Boeing Co (NYSE:BA) stock could be an opportunity. The stock traded for as high as $440 per share in late February and it’s now around $381. In this article, we will analyze hedge fund sentiment around Boeing and why it might be a good opportunity.
Why do we pay any attention at all to hedge fund sentiment? Our research has shown that hedge funds’ large-cap stock picks indeed failed to beat the market between 1999 and 2016. However, we were able to identify in advance a select group of hedge fund holdings that outperformed the market by 32 percentage points since May 2014 through March 12, 2019 (see the details here). We were also able to identify in advance a select group of hedge fund holdings that’ll significantly underperform the market. We have been tracking and sharing the list of these stocks since February 2017 and they lost 27.5% through March 12, 2019. That’s why we believe hedge fund sentiment is an extremely useful indicator that investors should pay attention to.
Boeing fell because of two Boeing 737 Max crashes that occurred within five months of each other, one for an Ethiopian Airline, and another for an Indonesian airline. Before the crashes and subsequent groundings, around 300 737 Maxes were in operation, and 4000 were ordered and not delivered. Given the large orders, the market was concerned any 737 Max problems would negatively affect Boeing’s future earnings streams. To put the future orders into perspective, Boeing delivered 806 aircraft in 2018 while Airbus delivered 800 planes.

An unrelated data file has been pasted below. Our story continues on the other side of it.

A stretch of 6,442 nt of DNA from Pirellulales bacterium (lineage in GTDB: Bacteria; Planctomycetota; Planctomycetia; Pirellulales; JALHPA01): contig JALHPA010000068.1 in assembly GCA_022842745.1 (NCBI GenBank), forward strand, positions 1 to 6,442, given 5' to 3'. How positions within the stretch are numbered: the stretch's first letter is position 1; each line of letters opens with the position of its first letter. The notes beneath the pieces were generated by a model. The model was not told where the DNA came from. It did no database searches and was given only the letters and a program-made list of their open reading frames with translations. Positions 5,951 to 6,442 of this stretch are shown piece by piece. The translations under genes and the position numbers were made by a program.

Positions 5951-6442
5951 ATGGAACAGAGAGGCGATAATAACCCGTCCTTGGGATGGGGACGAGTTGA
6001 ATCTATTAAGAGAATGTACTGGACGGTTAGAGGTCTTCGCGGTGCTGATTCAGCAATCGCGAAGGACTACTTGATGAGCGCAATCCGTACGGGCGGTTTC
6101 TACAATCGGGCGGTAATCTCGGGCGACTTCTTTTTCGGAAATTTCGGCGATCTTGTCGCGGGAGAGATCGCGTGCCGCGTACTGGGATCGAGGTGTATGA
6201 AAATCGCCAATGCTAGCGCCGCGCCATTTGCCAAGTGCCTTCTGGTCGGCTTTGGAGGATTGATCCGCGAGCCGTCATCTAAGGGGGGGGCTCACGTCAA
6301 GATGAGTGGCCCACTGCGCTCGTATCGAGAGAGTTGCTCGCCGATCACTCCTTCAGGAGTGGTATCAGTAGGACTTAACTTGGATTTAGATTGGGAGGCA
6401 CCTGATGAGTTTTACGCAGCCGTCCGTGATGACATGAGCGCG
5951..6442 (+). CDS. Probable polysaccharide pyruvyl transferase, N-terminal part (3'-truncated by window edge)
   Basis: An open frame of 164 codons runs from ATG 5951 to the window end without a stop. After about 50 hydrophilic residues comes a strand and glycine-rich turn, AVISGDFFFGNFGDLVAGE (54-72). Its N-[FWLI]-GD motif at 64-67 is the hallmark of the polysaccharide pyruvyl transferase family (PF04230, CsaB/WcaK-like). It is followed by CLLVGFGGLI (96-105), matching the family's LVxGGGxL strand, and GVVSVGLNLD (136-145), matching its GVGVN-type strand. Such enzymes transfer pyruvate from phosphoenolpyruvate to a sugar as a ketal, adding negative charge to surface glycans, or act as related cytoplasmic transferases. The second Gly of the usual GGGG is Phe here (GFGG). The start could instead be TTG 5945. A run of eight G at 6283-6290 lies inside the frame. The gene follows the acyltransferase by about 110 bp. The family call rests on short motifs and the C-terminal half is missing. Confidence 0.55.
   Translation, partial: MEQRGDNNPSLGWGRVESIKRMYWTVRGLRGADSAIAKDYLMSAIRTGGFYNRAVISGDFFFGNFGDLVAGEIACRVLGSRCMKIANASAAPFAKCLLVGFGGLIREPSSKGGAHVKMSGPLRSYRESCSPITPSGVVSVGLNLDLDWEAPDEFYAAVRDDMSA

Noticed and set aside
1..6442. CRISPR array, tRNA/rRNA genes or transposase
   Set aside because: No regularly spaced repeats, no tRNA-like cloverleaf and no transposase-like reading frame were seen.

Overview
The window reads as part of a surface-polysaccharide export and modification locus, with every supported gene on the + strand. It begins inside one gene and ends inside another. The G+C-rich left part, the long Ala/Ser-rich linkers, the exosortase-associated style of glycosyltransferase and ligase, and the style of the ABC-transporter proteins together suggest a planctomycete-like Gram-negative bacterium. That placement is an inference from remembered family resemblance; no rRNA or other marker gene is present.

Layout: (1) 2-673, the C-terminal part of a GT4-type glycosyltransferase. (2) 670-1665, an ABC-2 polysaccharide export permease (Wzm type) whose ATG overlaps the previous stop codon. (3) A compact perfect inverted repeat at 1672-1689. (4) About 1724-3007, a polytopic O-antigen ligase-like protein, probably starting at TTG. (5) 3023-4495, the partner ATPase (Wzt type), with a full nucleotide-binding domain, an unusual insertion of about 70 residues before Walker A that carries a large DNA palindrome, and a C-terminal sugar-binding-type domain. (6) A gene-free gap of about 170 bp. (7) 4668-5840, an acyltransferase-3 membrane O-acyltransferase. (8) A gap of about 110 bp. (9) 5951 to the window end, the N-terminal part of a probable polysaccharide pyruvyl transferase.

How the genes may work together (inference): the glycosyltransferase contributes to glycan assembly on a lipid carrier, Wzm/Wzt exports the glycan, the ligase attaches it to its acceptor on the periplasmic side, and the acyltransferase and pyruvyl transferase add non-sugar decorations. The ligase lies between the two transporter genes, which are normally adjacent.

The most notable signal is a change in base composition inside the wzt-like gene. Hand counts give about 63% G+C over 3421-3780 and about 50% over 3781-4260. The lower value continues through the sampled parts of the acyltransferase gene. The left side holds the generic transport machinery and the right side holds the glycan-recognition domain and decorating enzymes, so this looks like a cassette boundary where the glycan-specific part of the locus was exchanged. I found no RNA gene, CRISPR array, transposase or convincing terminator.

Boeing’s problems look fixable. Investigators have determined that preliminarily speaking, the 737 Max’s anti-stall system (MCAS) caused the plane to nose dive and eventually crash. The system might have done so due to a faulty sensor. Boeing believes it could fix the airplanes with a software patch that will allow pilots to overcome the automatic nose dives.
If a software patch is all that is needed and Boeing can restore confidence in the plane, Boeing could be a good long term holding. Boeing is a blue chip company in the current duopoly that is the global aerospace industry. Many analysts believe the aerospace industry will grow faster than GDP in the long term due to increasing affordability of air travel. It’s pretty cheap in terms of forward P/E at around 16. It pays a dividend yield of 2.16%. Building airplanes is a tough business that’s super capital intensive. Boeing also benefits from future military expenditures which could help. Boeing’s space opportunity is also very big.
We think the long term thesis on Boeing is unchanged as it’s a play on the secular growth in air travel. There might still be some volatility if there are more cancellations but it’s something that will eventually resolve itself. Some analysts think the 737 Max might be grounded for just a few months before getting approval to fly again. Analysts at Citi believe there is a 5% chance of a $220 stock price, but that the ‘base case’ is an eventual move to $400s.
In terms of absolute numbers of elite funds we track, The Boeing Company (NYSE:BA) has seen an increase in elite fund sentiment recently. BA was in 67 elite funds’ portfolios at the end of December. There were 53 elite funds in our database with BA holdings at the end of the previous quarter.
The largest stake in The Boeing Company (NYSE:BA) was held by AQR Capital Management, which reported holding $648.9 million worth of stock at the end of September. It was followed by Citadel Investment Group with a $549.6 million position. Other investors bullish on the company included Two Sigma Advisors, Adage Capital Management, and Arrowstreet Capital.